Conservation Futures funding approved

Council approves resolutions for bonds, land acquisition

VANCOUVER — Two resolutions relating to the Clark County Conservation Futures Program were approved Tuesday by members of the Board of County Councilors.

The Conservation Futures Program is designed to set aside natural areas in the county to preserve their habitat and lands for the future. On Nov. 7, 2017, members of the Board of County Councilors voted 4-1 to approve an acquisition of 10 properties under the Conservation Futures Program.

Members of the Board of County Councilors approved two resolutions Tuesday relating to the acquisition of 10 pieces of land under the Conservation Futures Program that was approved in November. The resolutions provide for the issuance of bonds to acquire the lands and for the distribution of Conservation Futures revenue to cities as part of the program. Photo by Alex Peru
Members of the Board of County Councilors approved two resolutions Tuesday relating to the acquisition of 10 pieces of land under the Conservation Futures Program that was approved in November. The resolutions provide for the issuance of bonds to acquire the lands and for the distribution of Conservation Futures revenue to cities as part of the program. Photo by Alex Peru

The two resolutions approved Tuesday were related to that initial approval.

The first resolution distributed Conservation Futures revenues to the cities of Camas, La Center and Washougal, as well as the Columbia Land Trust, to be used for the acquisition of park and open space lands.

According to Pat Lee, Legacy Lands program manager for Clark County, the cities and land trust will take the lead on the actual land acquisition, and the agreements allowed under the resolution will be the mechanism through which the jurisdictions will be reimbursed by the county.

The four entities with which the county entered into an agreement will purchase six of the 10 properties identified at the Nov. 7 meeting, and the county will acquire the remaining four on its own account.

In council discussion, Council Member Eileen Quiring said that she had voted against the original resolution in November. However, she said that she would approve the new resolution as it was a component of a resolution that was already in place.

“This is about distributing to the communities that are participating,” Quiring said, “and they’re going to implement this.”

The resolution passed unanimously.

A second resolution from the Treasurer’s Office relating to the Conservation Futures projects was also voted on during Tuesday’s meeting.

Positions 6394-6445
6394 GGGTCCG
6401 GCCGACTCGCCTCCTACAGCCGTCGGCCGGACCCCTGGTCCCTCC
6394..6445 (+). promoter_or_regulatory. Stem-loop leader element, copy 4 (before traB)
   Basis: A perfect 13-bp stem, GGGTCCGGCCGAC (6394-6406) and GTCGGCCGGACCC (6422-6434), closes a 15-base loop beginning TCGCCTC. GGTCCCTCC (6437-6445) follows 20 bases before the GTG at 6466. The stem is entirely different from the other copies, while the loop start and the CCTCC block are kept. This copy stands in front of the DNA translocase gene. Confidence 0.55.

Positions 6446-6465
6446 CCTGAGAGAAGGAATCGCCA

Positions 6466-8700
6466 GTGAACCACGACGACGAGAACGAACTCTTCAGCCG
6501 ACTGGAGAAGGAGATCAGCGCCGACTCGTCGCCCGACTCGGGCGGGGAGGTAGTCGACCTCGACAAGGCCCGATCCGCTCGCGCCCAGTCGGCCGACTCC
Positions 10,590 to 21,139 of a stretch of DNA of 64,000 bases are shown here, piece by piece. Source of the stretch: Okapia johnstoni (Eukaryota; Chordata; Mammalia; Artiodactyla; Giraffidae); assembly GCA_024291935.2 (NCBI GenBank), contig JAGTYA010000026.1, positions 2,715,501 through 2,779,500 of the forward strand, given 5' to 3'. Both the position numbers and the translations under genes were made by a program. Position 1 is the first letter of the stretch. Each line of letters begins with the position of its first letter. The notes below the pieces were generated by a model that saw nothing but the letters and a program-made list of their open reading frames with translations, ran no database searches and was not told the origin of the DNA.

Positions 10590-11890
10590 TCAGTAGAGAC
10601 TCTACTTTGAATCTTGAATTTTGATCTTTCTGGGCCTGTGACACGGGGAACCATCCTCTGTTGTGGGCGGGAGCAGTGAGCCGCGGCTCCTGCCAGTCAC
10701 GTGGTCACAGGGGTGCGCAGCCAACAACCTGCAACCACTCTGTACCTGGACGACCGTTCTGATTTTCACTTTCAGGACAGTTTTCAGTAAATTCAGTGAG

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According to Duncan Brown, a financial advisor for the county, the bond resolution will allow the Treasurer’s Office to execute bond issuance, and the proceeds from the sale of the bonds will be combined with grant revenues to fund the 10 Conservation Futures land acquisitions.

The amount of bonds issued is not to exceed $7.3 million, and the debt services will be paid over the next 20 years from Conservation Futures levies, a property tax levy.

Council Member Quiring asked if taking on the indebtedness through bond issuance affected the financial rating of the county.

Sara Lowe, deputy treasurer, said that “this $7 million issuance isn’t going to increase the overall debt burden of the county by a significant amount.”

Under the resolution adopted by council in November, no Conservation Futures levy increases were implemented.

Quiring said that in November, she had voted against the initial resolution partly because she believed that rather than borrowing money to acquire the lands, the county should pay for them as they are acquired.

“They’re all good projects,” Quiring explained, but she was not satisfied with the method of acquisition.

She said that the lands constitute a “stable resource,” and did not support the new resolution because “we should pay as we go, not borrow against this stable resource.”

Council Member John Blom disagreed. He said that pieces of land “are not commodities.” The cost of lands is increasing faster than bond interest rates under the current market, Blom argued, and by waiting to acquire the lands until a future date will constitute a waste because the county did not take advantage of current prices.

Blom also said that the bonds should be issued now, because there is no guarantee that the lands outlined in the November resolution will be available in the future.

The resolution passed 4-1, with Quiring the only dissenting vote.

The resolution to enter into agreements with the cities and Columbia Land Trust is available online at https://www.clark.wa.gov/sites/default/files/dept/files/the-grid/2018/2018_Q1/d022718_PW_ExecAgreement_ConservationFutures.pdf.

The resolution approving issuance of bonds can be found online at https://www.clark.wa.gov/sites/default/files/dept/files/the-grid/2018/2018_Q1/d022018_TR_BondsIssuance_ConservationFuturesProgram.pdf.

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About The Author

Alex Peru is a 2017 graduate of Washington State University Vancouver. He has a bachelor’s degree in History and a double minor in Political Science and Business Administration. Peru grew up in Battle Ground, and graduated from CAM Academy in 2013. He worked for The VanCougar, WSU Vancouver’s campus newspaper, for three years, including one year as the editor-in-chief. When not working, Peru enjoys reading books about history, working on cars and enjoying the outdoors in Clark County’s beautiful rivers, lakes and forests.

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